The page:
Remember the worldwide success of that animated short called “Dumb ways to die“? Well, there is no doubt that the song included in the short was an important part of the video. The world watched and sang along to the borderline indie, mellow pop melody that accompanied an adorably dark video.
Now imagine a complete album of just that song by Andy Stack and Melissa Ahern, also known as She & The Sun. Melissa’s very sweet voice over layers of unexpected instrumentation and tired melodies that have difficulty keeping any attention.
The musical history of She & The Sun goes back to college, where Andy and Melissa started taking music seriously, recording demos and knocking on doors, trying to get a spot in the ever-expanding music industry. Even still, the music of She & The Sun would be hard to categorize, it is not precisely folk, nor country, but the use of acoustic guitars and other elements could get them a spot in that genre. They don’t sound very much like indie either, though they are using some unexpected instruments in the arrangements of songs such as “Instant Gratification”. Their sound contains a very rare component of familiarity though that might be because every song in the album could have been part of a Dawson’s Creek Soundtrack.
But don’t misunderstand me here, She & The Sun is a very nice debut album, with very enjoyable songs, almost impossible to categorize and suitable for almost anyone’s music library. The downside of the album is that there is no promise of a next big thing, the sound of the band is predictable, and you can have a very clear idea of what a second album would sound like just by listening the first song of this album.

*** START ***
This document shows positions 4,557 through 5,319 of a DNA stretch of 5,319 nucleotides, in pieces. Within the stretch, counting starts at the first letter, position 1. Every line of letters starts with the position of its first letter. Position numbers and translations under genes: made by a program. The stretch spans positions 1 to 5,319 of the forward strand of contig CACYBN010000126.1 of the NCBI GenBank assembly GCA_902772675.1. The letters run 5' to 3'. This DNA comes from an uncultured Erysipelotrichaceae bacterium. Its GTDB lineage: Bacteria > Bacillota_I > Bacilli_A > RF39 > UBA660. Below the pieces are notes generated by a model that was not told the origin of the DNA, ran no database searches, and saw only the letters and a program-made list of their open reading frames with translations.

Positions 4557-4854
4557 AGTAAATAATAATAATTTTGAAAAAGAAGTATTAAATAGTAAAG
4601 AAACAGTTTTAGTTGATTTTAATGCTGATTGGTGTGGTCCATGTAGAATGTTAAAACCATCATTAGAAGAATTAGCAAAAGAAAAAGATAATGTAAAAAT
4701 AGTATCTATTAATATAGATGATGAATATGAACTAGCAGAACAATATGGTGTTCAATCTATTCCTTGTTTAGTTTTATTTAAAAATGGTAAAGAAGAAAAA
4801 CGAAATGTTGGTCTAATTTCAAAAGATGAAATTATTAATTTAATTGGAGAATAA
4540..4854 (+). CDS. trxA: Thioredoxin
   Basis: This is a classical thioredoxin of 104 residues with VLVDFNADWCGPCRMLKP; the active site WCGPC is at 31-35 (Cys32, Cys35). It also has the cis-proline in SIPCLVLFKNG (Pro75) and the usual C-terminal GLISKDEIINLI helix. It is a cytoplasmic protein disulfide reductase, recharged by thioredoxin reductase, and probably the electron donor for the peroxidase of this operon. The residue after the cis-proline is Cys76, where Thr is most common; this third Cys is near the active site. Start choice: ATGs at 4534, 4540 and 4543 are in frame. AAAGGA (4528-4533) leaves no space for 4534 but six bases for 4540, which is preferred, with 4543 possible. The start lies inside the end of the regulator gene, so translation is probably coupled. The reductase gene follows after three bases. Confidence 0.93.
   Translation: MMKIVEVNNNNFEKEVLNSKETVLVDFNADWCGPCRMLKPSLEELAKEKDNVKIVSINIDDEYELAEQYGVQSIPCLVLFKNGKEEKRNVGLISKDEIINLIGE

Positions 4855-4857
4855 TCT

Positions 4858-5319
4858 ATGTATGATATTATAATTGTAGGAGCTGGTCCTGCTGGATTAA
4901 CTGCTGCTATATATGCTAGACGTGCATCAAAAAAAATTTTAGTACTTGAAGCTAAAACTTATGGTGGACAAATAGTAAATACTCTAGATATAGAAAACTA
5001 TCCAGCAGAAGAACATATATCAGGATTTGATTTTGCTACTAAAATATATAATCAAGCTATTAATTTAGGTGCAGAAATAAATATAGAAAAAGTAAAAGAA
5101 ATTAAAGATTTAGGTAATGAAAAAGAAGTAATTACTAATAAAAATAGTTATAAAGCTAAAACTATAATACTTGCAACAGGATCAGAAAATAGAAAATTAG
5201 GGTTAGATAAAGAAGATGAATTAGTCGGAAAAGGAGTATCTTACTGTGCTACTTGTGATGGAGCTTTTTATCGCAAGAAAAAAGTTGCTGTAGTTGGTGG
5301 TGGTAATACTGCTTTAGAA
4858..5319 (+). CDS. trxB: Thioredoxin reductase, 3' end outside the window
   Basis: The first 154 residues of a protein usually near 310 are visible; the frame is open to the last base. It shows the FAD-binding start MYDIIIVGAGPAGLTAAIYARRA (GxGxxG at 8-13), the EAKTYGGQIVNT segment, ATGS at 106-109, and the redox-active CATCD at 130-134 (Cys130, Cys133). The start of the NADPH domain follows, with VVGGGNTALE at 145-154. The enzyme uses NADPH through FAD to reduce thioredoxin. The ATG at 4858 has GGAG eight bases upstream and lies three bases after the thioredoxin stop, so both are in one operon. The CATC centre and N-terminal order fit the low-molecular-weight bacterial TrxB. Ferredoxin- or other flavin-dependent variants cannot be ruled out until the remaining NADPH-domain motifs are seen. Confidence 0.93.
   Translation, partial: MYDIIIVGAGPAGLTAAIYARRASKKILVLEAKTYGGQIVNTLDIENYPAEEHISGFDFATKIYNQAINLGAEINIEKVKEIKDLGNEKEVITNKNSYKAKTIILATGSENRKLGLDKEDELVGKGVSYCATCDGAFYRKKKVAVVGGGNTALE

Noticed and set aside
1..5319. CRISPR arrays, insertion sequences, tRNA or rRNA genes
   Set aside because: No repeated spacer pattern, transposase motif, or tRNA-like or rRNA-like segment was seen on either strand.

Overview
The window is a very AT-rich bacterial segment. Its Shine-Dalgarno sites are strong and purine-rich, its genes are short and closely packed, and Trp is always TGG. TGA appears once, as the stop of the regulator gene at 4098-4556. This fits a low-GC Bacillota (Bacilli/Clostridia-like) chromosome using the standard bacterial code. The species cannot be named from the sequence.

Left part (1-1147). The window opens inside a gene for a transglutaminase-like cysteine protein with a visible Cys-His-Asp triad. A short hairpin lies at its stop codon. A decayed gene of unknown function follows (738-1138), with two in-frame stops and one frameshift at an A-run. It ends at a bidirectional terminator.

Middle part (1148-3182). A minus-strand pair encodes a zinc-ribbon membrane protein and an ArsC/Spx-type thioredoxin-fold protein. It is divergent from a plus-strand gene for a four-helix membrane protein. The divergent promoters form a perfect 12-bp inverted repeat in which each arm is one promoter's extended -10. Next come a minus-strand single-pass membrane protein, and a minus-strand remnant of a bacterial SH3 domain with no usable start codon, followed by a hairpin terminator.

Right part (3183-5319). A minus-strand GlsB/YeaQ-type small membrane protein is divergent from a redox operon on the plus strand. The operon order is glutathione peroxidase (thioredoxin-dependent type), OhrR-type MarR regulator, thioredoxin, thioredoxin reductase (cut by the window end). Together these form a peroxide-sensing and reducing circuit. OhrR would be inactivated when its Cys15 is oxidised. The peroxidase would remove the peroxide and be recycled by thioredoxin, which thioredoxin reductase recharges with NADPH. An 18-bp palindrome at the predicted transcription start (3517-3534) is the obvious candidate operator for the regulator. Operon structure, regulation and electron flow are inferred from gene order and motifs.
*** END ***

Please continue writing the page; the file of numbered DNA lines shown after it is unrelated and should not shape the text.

As the songs progress, Melissa and Andy share vocal duties, neither making an actual impact. There is no clear storytelling here, the whole record is like driving on a plain highway with a few surprises here and there, such as “Bad Lover,” which features a richer composition than any other of the songs, using different rhythms and harmonies, with an almost impalpable touch of electronica. “While You’re Young” introduces Stack’s voice and evokes Fleet Foxes in the very first few seconds. “Mountains” is a six and a half minute song that had very clear intentions of being a stand-out of the album, gaining attention precariously. “Turtle Dove” closes the album, the most country-oriented piece in the record, and actually sounds like a farewell after a long road-trip through desert highways.
In She & The Sun‘s debut album, you can hear a very shy duo that’s taking small steps in days when other bands are taking risks. Melissa and Andy deliver good songs that do not incorporate any intriguing elements in their music, nor in the lyrics, and hardly ever in their arrangements. If you’re up for pretty, sweet voices and having a record to play before you go to bed, this will do. If you’re more interested in a more dynamic approach, this album might let you down a little. Nevertheless judge for yourself and listen to the whole album below.